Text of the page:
Quantitative mapping was performed to identify key opinion leaders who were active online and in publications, patient advocacy groups, scientific associations, editorial boards, guidelines, clinical trials and congress activities in the thrombosis and haemostasis field. From this list, experts were selected from a range of countries dependent on their availability to attend a telephone interview. Forty-four key opinion leaders were contacted between February and August 2017 from 12 different countries or regions: Canada, Brazil, five European countries, Middle East, Africa, Russia, China and Japan. The interviews followed a pre-determined questionnaire [see Additional file 1] and a gap analysis was carried out on the information received. The data revealed areas of unmet need with regard to VTE management with cancer, the critically ill, pregnant women, the elderly and obese patients. Of these five patient groups, the first two were discussed in a previous paper and the latter three were chosen for discussion in this paper [12] additional file 2. A comprehensive literature search was conducted in PubMed, Cochrane Library and current guidelines (January 2015 to December 2018) using the terms: pregnant, pregnancy, obese, obesity, elderly and venous thromboembolism. Further insights were gained during a Thrombosis Think Tank meeting in Paris in February 2018, during which the authors discussed the findings from the qualitative and quantitative research in order to establish unmet clinical needs and examine therapeutic approaches to bridging the gaps in VTE management in these three patient groups.

Prophylaxis and treatment of VTE during pregnancy and post-partum

Despite a relatively low absolute risk of VTE of 1.2 per 1000 pregnancies, VTE remains a leading cause of maternal mortality in developed countries [2, 13, 14]. VTE can occur at any time during pregnancy, but increases 20-fold during the post-partum period [13]. Timely diagnosis depends on awareness of the condition and recognition of risk factors, including a family history of or previous thrombophilia (heritable: antithrombin deficiency, protein C deficiency, protein S deficiency, factor V Leiden, prothrombin gene mutation; acquired: antiphospholipid antibodies, persistent lupus anticoagulant and/or persistent moderate/high titre anticardiolipin antibodies and/or β2-glycoprotein 1 antibodies) or VTE, obesity, increased maternal age, reduced mobility and hospitalisation, and is critical to avoid VTE-induced mortality [13].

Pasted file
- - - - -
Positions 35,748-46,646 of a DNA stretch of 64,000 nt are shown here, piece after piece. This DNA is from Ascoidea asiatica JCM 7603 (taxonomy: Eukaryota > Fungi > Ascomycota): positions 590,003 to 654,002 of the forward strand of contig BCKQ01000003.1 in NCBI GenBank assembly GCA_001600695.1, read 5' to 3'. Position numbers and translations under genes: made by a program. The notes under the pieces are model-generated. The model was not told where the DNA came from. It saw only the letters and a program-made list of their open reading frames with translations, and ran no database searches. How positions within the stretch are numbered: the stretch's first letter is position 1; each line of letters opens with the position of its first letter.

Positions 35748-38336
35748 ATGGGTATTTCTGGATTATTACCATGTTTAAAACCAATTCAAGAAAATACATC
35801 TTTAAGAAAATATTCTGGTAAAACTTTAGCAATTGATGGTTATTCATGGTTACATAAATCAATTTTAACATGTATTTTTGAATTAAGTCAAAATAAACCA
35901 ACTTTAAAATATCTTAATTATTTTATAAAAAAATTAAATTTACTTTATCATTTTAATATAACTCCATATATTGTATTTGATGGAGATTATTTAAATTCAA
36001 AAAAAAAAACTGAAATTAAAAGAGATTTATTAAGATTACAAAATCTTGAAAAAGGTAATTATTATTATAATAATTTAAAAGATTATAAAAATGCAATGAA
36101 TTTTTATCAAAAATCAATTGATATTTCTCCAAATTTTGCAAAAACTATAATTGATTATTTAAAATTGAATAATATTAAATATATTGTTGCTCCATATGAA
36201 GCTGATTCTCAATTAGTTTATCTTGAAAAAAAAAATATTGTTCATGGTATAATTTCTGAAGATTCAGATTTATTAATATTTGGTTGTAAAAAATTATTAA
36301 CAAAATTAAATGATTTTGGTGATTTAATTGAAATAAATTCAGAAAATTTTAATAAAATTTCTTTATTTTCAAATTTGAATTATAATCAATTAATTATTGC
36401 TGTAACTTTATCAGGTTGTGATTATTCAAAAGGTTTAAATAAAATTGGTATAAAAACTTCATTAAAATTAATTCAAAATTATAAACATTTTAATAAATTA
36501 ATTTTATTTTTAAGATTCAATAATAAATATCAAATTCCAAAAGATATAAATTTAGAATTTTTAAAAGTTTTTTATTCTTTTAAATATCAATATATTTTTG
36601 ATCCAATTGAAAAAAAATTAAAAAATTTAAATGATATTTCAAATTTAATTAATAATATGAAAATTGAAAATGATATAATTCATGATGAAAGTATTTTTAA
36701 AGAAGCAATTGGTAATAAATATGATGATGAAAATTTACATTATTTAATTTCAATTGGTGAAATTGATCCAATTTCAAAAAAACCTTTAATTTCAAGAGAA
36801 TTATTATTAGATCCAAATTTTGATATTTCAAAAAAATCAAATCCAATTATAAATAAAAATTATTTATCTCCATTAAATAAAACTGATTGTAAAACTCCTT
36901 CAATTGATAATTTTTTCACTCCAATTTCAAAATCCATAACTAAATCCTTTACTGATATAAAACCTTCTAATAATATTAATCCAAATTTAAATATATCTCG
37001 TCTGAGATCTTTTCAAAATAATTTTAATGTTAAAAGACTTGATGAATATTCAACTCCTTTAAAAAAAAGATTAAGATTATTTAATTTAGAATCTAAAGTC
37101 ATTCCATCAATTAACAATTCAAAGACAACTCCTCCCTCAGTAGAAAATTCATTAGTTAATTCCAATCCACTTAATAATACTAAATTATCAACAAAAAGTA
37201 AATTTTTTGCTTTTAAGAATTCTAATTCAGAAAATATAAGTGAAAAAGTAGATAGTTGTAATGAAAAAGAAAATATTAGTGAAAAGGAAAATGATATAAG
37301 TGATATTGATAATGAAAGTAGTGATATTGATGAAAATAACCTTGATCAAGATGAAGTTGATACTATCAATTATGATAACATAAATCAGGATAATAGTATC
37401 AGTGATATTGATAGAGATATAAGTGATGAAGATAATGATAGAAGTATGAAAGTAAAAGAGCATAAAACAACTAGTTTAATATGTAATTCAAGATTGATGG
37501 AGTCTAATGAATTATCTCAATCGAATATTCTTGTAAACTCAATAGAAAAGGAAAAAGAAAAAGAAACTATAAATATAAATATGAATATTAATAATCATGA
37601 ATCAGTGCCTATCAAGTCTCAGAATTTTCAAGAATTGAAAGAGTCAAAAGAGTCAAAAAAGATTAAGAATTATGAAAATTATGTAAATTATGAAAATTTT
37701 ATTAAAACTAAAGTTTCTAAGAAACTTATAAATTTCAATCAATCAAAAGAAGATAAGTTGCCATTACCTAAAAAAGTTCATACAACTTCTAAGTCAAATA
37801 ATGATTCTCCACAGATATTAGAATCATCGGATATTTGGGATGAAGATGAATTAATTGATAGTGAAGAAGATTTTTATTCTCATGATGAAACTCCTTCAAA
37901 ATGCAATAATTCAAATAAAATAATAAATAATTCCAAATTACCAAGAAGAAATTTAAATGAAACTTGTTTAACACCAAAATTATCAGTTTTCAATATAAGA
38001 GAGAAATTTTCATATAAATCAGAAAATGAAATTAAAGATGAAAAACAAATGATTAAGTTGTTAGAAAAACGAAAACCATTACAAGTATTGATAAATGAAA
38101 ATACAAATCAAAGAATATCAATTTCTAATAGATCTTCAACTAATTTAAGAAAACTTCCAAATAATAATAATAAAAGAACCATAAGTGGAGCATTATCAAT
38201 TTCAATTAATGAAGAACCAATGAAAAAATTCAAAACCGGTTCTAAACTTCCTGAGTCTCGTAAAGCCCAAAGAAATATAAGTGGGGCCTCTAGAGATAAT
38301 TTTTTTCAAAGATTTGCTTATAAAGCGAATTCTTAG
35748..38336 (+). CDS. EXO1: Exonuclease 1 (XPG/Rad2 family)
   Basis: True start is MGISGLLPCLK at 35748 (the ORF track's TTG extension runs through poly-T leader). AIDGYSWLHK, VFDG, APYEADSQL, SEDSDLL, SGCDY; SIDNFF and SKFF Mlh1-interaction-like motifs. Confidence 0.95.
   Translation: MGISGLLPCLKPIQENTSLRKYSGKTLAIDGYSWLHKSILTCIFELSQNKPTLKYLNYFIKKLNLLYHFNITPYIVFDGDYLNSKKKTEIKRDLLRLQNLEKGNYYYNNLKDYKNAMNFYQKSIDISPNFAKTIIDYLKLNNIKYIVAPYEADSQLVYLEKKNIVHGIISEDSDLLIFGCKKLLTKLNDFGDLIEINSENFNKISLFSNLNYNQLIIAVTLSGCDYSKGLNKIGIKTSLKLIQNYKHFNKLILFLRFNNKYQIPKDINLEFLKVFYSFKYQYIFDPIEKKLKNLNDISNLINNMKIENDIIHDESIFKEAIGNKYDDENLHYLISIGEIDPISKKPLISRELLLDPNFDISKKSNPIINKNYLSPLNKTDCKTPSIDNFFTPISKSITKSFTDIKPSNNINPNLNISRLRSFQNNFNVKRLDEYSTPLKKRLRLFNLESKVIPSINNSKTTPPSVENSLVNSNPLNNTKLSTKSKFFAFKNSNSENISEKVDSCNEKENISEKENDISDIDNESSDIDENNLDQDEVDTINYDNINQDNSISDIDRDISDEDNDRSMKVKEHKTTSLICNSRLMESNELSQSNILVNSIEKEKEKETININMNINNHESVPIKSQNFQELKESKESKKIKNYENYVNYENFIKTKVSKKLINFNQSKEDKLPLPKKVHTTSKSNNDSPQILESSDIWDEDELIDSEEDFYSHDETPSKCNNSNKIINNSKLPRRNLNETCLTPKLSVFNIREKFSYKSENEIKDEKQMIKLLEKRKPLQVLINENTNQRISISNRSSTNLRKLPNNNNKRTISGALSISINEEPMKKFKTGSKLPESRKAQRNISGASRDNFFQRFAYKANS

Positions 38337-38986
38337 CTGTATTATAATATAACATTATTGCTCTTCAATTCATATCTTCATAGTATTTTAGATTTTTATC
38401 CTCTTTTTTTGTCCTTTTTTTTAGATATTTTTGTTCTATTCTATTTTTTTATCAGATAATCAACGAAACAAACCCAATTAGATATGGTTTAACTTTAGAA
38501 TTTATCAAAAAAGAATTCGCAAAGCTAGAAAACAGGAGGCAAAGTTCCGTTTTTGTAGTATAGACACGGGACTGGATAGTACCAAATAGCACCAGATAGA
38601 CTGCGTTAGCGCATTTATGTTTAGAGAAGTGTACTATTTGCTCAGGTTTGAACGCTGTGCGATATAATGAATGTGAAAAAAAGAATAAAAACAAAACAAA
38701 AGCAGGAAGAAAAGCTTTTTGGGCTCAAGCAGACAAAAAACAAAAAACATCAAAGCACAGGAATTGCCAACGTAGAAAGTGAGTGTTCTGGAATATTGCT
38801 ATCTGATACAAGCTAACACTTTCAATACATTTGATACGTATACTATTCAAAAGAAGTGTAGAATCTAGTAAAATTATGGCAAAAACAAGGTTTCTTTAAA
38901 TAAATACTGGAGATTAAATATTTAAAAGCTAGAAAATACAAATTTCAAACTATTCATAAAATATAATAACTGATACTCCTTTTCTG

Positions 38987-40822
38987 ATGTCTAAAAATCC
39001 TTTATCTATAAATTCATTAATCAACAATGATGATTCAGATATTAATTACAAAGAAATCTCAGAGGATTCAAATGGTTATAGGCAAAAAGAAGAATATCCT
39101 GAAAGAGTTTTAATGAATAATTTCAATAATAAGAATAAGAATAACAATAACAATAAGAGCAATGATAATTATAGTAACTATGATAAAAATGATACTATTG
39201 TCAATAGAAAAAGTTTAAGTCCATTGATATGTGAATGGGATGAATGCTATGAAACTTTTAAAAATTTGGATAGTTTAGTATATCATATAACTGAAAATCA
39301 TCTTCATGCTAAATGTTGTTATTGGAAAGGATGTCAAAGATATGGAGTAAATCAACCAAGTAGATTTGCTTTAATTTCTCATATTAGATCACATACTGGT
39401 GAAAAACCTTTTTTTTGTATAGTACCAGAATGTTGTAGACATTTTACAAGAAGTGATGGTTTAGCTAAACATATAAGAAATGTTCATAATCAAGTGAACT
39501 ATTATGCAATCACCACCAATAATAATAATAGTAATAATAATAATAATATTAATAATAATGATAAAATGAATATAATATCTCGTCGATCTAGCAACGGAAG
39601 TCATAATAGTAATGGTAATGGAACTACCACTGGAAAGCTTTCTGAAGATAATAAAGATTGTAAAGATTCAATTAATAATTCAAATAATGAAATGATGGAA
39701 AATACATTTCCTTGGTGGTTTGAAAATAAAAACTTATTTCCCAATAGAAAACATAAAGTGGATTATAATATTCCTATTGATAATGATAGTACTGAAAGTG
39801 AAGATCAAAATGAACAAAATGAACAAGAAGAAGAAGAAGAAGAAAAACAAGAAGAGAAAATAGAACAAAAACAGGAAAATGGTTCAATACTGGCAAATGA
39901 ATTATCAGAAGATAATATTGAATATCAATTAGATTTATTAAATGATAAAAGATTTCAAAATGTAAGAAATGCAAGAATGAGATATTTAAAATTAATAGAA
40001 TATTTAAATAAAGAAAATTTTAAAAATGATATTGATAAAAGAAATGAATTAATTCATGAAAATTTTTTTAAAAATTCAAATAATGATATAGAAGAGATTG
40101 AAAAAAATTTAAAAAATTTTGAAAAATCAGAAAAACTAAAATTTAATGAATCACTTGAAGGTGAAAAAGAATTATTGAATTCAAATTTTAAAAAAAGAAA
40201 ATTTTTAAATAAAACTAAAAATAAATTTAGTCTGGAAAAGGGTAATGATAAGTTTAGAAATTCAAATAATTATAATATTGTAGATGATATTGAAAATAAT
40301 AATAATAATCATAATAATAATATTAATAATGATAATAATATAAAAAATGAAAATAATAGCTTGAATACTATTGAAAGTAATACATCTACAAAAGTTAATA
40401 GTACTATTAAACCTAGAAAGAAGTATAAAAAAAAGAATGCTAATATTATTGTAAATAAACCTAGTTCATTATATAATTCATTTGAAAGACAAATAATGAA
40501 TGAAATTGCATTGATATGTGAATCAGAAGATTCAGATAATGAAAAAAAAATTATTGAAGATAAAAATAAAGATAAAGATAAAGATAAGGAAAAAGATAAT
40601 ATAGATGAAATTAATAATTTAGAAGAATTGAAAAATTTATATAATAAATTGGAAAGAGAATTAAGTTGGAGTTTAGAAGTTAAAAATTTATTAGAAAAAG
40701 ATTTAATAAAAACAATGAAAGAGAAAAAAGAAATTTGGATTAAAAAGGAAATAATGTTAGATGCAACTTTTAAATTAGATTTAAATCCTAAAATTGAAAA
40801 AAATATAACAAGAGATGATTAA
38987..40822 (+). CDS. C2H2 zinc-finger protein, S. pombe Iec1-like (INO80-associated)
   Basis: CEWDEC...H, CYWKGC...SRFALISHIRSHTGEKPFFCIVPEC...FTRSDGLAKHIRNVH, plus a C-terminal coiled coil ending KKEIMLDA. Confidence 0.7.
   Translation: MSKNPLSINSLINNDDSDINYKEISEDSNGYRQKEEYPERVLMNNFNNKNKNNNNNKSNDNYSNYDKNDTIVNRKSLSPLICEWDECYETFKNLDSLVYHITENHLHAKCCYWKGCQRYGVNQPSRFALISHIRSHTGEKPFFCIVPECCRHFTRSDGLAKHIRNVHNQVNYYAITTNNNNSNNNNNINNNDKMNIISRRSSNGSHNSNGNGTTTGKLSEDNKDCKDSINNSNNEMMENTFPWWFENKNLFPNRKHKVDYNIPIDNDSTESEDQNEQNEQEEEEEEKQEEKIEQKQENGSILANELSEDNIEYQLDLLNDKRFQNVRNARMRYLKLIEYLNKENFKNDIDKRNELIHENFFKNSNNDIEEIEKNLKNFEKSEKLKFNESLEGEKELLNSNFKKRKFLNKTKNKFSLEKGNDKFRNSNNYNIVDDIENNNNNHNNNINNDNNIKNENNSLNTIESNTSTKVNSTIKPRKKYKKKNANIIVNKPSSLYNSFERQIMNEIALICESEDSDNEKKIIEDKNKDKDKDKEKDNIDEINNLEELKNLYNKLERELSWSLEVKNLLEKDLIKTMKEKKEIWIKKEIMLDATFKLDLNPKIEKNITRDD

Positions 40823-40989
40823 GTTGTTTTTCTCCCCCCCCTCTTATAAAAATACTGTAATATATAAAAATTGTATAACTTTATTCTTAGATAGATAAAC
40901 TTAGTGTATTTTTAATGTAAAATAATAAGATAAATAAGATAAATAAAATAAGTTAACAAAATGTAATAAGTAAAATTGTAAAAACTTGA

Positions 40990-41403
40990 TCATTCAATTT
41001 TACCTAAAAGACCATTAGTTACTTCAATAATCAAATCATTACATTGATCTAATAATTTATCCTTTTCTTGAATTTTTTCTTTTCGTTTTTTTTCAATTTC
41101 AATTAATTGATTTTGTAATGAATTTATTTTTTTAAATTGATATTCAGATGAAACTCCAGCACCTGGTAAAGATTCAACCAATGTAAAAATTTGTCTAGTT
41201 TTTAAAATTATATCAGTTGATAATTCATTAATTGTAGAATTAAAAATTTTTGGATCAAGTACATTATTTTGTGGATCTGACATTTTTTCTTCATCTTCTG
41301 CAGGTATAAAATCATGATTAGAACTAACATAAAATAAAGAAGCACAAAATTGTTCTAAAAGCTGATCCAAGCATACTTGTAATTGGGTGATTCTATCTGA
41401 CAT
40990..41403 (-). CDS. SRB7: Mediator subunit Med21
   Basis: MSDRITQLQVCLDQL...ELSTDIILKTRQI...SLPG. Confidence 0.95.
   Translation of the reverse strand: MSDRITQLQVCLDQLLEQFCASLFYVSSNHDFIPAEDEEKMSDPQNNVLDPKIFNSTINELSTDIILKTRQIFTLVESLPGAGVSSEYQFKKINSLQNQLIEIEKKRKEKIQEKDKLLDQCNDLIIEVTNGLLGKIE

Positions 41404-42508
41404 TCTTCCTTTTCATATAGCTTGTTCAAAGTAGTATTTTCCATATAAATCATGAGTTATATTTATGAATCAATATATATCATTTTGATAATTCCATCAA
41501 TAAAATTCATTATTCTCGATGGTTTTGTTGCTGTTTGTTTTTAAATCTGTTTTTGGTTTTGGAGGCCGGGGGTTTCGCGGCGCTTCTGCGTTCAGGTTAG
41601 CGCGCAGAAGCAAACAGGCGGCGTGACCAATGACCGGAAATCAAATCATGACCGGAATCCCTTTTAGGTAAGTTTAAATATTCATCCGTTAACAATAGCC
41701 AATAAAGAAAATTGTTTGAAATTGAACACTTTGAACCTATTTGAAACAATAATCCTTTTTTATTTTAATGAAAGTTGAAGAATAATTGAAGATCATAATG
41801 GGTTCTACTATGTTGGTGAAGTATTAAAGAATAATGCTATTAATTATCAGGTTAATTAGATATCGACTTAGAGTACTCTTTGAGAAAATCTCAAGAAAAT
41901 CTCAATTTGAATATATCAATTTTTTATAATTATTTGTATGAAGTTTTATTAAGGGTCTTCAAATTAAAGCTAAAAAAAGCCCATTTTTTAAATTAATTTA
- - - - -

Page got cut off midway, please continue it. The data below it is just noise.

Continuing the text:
Guideline recommendations for pregnant and post-natal women at risk of VTE

Various guidelines on prevention and treatment of VTE in ante- and post-partum women and women with recurrent pregnancy loss exist, and of the experts interviewed, the American College of Chest Physicians (ACCP) and the Royal College of Obstetricians and Gynaecologists (RCOG) were indicated as the main guidelines being followed (Table 1).

Table 1 Guidelines followed by experts interviewed

However, due to a lack of evidence-based data in this population, the recommendations provided by national and international guidelines often vary and have not recently been updated, apart from the American Society of Hematology (ASH) guidelines on VTE in pregnancy published in 2018 [10, 14]. For example, the guidelines on prophylaxis of VTE in women after a caesarean section show divergent recommendations. A study by Palmerola, et al., comparing guideline recommendations for thromboprophylaxis after a caesarean section from RCOG, the American College of Obstetricians and Gynecologists, and ACCP found that 85, 1 and 35% of patients, respectively, would receive pharmacologic prophylaxis if the guidance were followed, thus highlighting significant gaps in consistency between recommendations [15].